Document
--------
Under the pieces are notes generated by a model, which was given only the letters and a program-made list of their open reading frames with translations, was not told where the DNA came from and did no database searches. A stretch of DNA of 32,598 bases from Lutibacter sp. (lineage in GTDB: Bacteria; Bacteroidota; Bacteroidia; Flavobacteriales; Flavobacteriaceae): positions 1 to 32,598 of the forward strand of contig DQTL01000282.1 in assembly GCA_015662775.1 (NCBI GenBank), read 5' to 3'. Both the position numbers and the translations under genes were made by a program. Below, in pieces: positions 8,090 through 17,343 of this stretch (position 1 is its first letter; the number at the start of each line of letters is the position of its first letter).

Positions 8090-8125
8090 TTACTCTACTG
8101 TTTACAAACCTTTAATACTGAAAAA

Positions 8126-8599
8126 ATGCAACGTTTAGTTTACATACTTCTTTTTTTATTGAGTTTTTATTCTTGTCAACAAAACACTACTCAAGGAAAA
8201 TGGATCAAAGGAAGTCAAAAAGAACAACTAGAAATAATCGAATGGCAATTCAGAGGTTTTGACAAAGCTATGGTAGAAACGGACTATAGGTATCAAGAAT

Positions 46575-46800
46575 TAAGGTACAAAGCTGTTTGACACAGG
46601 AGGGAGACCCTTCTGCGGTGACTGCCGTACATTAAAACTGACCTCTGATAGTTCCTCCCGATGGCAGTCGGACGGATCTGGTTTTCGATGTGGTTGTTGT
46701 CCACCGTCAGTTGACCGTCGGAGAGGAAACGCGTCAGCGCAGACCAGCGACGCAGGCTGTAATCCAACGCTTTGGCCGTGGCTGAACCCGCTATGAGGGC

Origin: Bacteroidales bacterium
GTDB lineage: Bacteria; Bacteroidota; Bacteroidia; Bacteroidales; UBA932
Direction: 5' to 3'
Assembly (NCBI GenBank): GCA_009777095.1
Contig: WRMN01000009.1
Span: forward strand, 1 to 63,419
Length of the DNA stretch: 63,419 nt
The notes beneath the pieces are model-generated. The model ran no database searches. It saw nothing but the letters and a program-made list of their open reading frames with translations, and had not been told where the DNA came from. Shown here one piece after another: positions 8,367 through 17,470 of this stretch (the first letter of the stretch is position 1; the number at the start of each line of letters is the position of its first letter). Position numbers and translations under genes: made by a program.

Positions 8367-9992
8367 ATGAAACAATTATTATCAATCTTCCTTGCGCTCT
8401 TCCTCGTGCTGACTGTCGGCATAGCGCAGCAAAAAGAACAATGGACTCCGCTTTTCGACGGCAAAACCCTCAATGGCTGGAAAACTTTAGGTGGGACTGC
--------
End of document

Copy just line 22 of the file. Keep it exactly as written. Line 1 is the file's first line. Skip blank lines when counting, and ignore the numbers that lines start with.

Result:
8401 TCCTCGTGCTGACTGTCGGCATAGCGCAGCAAAAAGAACAATGGACTCCGCTTTTCGACGGCAAAACCCTCAATGGCTGGAAAACTTTAGGTGGGACTGC